The current situation regarding COVID-19 is one where the public needs to remain particularly diligent in its action to prevent the disease and its spread.
That was the clear message from Dr. Ashok Chhetri, Medical Health Officer, Saskatchewan Health Authority in Yorkton in an interview April 19.
The great concern at present are variant strains of COVID getting a foothold, and Chhetri said they are being seen in the east central area, not that variants of viruses are that unusual.
“All the viruses do change or mutate from time-to-time,” he explained.
In some cases the changes are rather insignificant, and other times changes become more concerning.
“There are three variants of concern in Canada,” explained Chhetri, adding that the variants of concern are generally “more transmittable.”
In Saskatchewan the so-called ‘UK’ variant is currently of greatest concern as it is “40 to 70 per cent” more transmittable than the initial strain of COVID-19, offered Chhetri.
In addition, variants can be “more severe,” he said, adding they are seeing that across all ages.
With the initial COVID-19 virus for younger people “it was not that severe,” said Chhetri, but with variants they are seeing younger people facing “dire consequences.”
“We do have variants of concern (in the East Central region),” he said, adding in the past seven days “50 per cent (of cases) are the variant of concern.”
Chhetri said the transmission remains the same, person-to-person droplets being a prime way, but with the variant the likelihood of a person catching the virus is increased.
So, people need to continue to do the things that have been outlined by health officials for months now, wearing a mask, washing their hands, and staying as isolated as possible, especially from longer-person-to-person interactions.
“Do everything you can to reduce close contacts ... It’s all the preventative measures,” said Chhetri, adding people just need “to be more vigilant.”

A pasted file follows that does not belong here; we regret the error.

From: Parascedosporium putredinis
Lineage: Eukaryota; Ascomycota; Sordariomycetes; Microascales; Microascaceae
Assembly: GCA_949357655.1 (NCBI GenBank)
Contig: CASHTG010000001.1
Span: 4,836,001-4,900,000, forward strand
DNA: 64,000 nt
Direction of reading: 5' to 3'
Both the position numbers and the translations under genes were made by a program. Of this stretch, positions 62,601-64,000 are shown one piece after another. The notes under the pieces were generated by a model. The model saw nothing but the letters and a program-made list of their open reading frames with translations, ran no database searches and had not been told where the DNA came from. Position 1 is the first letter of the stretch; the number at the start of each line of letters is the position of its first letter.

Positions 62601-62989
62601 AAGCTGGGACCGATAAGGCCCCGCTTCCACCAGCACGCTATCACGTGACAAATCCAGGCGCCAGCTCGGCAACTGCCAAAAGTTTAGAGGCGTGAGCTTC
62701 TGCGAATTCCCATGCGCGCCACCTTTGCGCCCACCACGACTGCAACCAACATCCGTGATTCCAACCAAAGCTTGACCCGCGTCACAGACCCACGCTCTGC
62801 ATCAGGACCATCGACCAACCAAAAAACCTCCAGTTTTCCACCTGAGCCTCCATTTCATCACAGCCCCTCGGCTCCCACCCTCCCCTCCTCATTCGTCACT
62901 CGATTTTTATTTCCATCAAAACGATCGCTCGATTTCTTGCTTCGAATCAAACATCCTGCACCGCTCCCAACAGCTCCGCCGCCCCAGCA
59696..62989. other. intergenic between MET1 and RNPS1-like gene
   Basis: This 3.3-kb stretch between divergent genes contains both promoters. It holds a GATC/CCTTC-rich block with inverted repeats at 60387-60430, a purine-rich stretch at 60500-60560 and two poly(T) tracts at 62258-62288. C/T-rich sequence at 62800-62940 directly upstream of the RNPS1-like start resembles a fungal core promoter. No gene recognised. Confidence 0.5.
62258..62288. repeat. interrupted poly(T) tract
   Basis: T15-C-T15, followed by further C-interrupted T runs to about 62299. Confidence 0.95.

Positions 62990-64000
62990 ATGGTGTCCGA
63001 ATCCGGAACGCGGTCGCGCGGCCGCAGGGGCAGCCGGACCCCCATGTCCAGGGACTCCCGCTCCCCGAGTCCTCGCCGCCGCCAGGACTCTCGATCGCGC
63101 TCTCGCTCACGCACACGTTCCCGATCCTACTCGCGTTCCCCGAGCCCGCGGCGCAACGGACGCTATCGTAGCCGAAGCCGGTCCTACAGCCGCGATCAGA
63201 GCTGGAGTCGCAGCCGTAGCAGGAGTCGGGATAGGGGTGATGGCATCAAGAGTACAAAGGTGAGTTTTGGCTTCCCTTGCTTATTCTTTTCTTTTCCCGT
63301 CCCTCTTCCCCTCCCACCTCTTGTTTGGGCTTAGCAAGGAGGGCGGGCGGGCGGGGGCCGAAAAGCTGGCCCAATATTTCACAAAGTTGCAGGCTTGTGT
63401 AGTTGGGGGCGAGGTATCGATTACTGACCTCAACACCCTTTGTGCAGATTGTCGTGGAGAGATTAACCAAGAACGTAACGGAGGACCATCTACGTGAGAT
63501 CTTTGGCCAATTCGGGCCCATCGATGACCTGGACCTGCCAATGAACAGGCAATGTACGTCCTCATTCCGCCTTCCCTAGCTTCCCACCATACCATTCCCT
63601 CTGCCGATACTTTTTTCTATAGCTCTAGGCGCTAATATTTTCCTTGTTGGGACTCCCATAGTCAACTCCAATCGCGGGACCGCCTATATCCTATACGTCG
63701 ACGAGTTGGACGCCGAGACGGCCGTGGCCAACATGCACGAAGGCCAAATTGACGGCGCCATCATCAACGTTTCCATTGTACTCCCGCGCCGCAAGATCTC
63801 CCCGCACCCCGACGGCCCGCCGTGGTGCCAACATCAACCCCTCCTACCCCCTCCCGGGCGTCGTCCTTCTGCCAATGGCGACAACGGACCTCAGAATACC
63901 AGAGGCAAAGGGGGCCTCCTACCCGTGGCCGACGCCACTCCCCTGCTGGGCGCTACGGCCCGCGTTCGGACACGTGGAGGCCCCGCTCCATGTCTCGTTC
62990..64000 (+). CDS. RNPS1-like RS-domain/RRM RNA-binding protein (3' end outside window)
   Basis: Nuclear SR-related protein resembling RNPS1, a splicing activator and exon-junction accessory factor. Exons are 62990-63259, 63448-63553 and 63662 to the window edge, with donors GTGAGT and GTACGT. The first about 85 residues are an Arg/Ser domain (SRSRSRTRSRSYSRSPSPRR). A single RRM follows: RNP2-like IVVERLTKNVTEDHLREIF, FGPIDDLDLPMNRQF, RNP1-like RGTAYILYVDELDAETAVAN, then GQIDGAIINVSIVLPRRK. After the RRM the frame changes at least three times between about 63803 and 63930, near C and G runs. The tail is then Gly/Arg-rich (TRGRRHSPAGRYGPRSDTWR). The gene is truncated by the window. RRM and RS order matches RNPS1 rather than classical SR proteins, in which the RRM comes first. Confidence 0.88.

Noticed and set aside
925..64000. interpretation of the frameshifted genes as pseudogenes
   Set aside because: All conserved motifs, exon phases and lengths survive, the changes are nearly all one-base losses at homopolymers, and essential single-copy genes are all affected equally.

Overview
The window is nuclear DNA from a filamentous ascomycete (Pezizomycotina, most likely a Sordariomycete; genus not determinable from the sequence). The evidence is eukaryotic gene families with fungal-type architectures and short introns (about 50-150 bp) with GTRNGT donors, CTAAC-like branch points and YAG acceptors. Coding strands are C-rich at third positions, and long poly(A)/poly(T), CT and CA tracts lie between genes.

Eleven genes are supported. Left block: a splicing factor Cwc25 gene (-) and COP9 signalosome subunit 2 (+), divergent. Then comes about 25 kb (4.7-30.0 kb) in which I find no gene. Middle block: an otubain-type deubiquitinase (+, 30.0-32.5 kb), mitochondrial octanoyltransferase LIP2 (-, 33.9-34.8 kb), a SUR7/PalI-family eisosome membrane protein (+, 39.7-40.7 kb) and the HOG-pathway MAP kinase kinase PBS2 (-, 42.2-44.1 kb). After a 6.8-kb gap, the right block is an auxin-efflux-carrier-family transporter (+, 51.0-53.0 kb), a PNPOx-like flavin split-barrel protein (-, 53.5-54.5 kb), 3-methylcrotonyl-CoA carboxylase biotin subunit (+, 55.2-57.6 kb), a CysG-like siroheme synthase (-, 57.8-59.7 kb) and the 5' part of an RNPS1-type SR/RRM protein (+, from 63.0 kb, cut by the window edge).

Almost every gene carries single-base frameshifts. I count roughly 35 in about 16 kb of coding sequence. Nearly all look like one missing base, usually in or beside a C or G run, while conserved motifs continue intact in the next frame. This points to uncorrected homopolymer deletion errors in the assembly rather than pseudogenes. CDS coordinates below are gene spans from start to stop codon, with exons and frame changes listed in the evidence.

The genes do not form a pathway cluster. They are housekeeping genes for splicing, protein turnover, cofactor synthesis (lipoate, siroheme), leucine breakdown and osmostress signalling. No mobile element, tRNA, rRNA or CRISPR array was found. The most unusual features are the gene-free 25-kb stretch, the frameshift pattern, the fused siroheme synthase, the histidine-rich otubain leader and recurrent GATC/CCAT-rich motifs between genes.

The vigilance is a key to protect the general health care system for everyone, because with more transmittable variants more people are at risk of getting COVID, and with variants being more severe, more patients need hospital care and that puts a strain on Intensive Care Units, said Chhetri.
“It is concerning in Saskatchewan,” he said, adding they are seeing a wider range of ages requiring intensive care with the arrival of variants of concern.
Chhetri said there is concern the capacity in the province’s ICUs could be overwhelmed if infection numbers continue to be high.
There is however, some good news.
With the variants currently circulated in Saskatchewan at this time, the vaccines being given “are still effective on them,” said Chhetri.
Chhetri also noted that all three types of vaccines available in the province are not only effective against variants, but safe to take.
“They’re equally protective,” he said, adding while people will need a second dose, with one, after 14 days, they will have good protection for up to four months.
That said Chhetri added people should not assume that because they are vaccinated that they can’t in some cases carry the virus, or pass it to others, because to-date that data is just not known.
“There’s a small chance you could still be a carrier,” he said.
So, even the vaccinated need to follow protocols at this point.